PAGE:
This course activity [OU 810: act 21.1] is posted here so that it can be shared with classmates. The activity is to create alternative text for the visually-impaired, to describe images found in sample teaching materials.
I chose 2 slides from a staff development presentation given to me by a colleague at work. One slide contains a complex image representing ‘Action-centred Leadership’, the other slide contains optical-illusion images presented to support discussion of ‘How we interpret information differently’.
The sample digital resource did not have accompanying text supporting the slide image content (either on slides or in the presentation notes). Therefore the image descriptions that I have created have also needed to convey the educational content, making them quite long.
Below I will display the descriptions that I’ve created, and links to the images that they are supposed to act as alternatives for. Read the full description before looking at the image. Please let me know if you have any feedback or comments on the activity.
The slide contains two images joined together to represent the processes and outcomes of “Action-centred Leadership”. The images and concepts are attributed to John Adair.
Image part 1.
Concept: Leadership actions performed in relation to team members in order to achieve team goals.
Description: Five manager action labels are presented as equally-spaced points on a circle, representing a cyclical repeating process. The actions are labelled as follows:
Action 1. Defining Objectives.
Action 2. Plan and Decide.
Action 3. Organise.
Action 4. Control and Support.
Action 5. Review.
Summary: The manager defines objectives, plans, organises and supports the team in pursuit of the objective. In the final stages, achievement is reviewed, leading to the cyclical action of re-defining objectives, or setting new ones.
Image part 2.
Concept: Leadership functions and outcomes which are interrelated
Description: In the space at the centre of Image part 1 is another image. Its positioning represents a connection between this concept and the circle of actions previously described.
There are three circles positioned as if their centres were at points of a triangle. The circles are labelled as follows:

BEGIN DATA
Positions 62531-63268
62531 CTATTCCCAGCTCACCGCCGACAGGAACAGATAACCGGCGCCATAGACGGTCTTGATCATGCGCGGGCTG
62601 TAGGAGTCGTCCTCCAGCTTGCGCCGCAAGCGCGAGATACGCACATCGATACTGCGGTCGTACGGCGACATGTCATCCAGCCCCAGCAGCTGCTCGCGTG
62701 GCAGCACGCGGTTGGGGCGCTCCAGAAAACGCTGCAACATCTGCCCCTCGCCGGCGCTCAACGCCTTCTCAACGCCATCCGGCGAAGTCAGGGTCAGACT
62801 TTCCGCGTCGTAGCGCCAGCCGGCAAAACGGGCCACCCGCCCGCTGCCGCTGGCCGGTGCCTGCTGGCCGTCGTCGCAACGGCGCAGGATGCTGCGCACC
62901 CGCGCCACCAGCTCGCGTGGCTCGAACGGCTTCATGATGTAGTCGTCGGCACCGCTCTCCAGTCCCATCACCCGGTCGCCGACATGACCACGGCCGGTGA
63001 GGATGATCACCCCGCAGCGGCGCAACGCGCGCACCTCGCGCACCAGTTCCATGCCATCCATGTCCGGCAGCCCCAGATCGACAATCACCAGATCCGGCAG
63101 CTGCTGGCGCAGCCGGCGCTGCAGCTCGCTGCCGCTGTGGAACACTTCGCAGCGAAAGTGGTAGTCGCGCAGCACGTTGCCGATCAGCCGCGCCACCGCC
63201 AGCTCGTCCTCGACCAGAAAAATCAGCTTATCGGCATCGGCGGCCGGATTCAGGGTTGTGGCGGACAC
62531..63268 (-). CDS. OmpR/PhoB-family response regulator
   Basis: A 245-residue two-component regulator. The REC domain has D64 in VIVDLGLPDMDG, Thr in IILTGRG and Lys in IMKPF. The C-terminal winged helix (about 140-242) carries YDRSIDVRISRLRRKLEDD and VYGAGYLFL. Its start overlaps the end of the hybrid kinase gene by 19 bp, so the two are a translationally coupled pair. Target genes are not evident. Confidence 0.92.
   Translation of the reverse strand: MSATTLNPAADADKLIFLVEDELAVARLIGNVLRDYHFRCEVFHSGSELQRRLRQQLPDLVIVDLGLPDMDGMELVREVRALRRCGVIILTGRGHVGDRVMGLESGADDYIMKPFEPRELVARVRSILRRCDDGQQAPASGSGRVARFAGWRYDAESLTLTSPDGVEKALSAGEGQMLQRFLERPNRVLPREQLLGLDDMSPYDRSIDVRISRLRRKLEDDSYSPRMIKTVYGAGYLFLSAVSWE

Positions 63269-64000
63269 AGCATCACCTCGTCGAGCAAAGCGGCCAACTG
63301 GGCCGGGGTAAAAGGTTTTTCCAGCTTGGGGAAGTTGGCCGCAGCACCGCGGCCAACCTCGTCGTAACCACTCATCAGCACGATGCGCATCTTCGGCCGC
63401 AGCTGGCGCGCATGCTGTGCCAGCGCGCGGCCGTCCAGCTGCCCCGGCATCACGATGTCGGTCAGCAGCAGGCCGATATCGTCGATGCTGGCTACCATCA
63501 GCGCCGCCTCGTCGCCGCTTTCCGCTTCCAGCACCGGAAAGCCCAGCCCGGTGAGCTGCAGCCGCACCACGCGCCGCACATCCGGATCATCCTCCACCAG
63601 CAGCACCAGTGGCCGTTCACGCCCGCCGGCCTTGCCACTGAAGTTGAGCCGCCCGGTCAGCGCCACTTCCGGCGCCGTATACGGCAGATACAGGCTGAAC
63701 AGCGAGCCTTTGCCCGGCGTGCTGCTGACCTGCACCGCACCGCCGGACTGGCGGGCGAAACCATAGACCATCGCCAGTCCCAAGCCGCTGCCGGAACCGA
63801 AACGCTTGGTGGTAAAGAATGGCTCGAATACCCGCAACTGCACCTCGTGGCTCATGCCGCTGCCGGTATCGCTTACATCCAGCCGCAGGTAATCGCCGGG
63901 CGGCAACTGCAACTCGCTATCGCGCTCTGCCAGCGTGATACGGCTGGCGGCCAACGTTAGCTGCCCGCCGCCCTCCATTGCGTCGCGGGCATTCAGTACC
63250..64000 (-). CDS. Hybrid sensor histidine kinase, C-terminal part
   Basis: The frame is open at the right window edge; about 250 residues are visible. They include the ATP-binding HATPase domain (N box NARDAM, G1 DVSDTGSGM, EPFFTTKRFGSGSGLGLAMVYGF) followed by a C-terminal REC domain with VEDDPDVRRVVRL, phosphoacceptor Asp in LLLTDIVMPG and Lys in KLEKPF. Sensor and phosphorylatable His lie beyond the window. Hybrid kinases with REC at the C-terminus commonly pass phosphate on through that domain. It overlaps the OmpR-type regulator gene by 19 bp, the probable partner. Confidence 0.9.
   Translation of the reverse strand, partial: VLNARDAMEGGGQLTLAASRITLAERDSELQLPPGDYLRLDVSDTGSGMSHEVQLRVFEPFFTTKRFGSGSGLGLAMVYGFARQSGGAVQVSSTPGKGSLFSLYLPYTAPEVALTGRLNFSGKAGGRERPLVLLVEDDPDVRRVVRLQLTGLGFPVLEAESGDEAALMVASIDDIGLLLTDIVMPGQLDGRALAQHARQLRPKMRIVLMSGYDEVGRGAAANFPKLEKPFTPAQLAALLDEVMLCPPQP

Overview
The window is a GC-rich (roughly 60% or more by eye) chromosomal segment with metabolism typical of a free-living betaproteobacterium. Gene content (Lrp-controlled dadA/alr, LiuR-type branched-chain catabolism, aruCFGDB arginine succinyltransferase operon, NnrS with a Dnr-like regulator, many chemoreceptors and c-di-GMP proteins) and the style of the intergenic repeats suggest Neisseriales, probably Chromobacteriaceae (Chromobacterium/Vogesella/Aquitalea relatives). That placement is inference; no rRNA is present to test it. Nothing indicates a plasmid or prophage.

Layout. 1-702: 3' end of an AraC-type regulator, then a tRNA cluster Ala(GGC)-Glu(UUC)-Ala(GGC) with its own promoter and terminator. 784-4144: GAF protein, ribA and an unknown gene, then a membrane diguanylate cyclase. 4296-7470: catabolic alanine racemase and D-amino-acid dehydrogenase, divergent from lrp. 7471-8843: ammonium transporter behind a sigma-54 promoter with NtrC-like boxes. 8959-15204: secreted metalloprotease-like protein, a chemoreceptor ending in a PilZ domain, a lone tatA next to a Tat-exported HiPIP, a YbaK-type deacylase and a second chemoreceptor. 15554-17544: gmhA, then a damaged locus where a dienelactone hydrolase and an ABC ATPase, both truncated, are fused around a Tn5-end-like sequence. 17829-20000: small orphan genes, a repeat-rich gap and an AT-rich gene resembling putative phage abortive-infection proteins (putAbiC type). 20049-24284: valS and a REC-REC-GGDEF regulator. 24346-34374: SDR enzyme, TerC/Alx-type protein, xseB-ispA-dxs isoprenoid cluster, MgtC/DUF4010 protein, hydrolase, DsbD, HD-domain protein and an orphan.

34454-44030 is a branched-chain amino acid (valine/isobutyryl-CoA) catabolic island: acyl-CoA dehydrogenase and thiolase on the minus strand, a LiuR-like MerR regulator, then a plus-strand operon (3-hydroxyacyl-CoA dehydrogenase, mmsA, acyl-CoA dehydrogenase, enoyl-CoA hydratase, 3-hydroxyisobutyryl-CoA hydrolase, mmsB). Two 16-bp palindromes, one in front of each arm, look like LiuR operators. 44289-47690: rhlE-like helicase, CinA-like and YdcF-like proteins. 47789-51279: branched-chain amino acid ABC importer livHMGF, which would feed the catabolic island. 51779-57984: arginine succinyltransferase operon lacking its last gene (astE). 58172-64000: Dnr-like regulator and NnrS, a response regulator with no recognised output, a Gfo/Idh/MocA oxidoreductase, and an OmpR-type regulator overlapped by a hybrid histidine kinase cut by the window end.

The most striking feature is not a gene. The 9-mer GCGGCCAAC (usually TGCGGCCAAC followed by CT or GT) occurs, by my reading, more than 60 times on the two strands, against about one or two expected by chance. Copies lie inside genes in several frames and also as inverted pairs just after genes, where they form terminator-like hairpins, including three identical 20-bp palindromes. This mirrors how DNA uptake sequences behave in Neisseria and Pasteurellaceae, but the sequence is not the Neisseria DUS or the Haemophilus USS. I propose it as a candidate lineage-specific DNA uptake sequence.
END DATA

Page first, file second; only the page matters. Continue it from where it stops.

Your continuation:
Circle 1. Develop the Individual.
Circle 2. Build and maintain the Team.
Circle 3. Achieve the Task.
They are situated so that the largest portion of each circle is independent of the others. However, at each side of their triangle positioning they overlap with their neighbour. They are close enough that all three overlap at one small point in the middle of their relative positions (i.e. a Venn diagram).
Summary: This image represents the interrelatedness of these Leadership functions. Successful Leadership in pursuit of team goals can be represented by the small area that is the intersection of all three circles. At this point individuals are developed, the team is built and maintained, and the tasks are achieved.
View the ‘Action-centred Leadership’ combined image (opens in a new window)
How we interpret information differently
This slide contains two black-and-white optical illusion images which can be viewed in 2 different ways. These illusions rely on the fact that similarities exist between two images which are merged. Usually one version of the image stands out more than the other, especially where a face is represented as people easily recognise facial patterns. The images are taken from http://brainden.com/face-illusions.htm
Image 1: Woman and Musician
Description: The image shows a stylised silhouette-style, black and white image of a woman’s face. The white-space of the image suggests the face, looking forwards.
It is made visible by shadows on the left side of the face, left hairline, beneath the chin, and of the nose, eyes, and mouth. The black shadows viewed as an image in their own right, can be interpreted as a standing figure playing a saxophone. Shadows to the left of the woman’s face make up the person’s head, body, and legs. Shadows in the woman’s face (nose, mouth, and chin) combine to represent the saxophone being held.
Image 2: Young Woman and Old Woman
Description: The image is a black and white pencil drawing of a woman. It shows the head and shoulders in profile of a young woman with long hair, wearing a bonnet. She is facing away. We see her left side, but just the nose, chin and left ear, no facial details. From a different perspective, the chin, neck, ear, and hair combine to represent a larger face of an old woman. The ear becomes an eye, the chin profile becomes a large nose, and elements of the hair become lines on the face.
The images demonstrate that the viewpoint from which a person approaches a situation can affect what they see.
View optical illusion image 1 (opens in a new window)
View optical illusion image 2 (opens in a new window)
Please feel free to comment on how well the descriptions act as a suitable replacement for the images, and if you think that they successfully convey the meaning and content.